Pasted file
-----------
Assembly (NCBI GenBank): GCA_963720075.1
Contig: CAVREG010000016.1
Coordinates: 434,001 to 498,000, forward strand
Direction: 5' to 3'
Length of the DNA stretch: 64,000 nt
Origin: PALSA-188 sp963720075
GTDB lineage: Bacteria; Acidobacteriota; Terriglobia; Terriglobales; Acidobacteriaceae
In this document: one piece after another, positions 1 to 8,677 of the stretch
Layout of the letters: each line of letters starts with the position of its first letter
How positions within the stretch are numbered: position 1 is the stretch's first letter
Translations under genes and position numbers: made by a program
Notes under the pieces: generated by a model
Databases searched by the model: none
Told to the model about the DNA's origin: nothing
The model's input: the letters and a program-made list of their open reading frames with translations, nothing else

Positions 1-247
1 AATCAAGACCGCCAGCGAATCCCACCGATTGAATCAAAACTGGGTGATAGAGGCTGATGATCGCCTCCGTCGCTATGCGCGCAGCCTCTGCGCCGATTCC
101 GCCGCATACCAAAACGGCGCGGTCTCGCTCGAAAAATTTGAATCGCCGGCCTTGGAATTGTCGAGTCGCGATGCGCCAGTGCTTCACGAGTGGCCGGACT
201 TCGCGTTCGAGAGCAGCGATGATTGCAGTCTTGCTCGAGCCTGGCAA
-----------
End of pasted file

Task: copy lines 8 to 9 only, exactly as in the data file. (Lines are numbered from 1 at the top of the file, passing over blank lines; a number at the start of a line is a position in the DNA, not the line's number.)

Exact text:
In this document: one piece after another, positions 1 to 8,677 of the stretch
Layout of the letters: each line of letters starts with the position of its first letter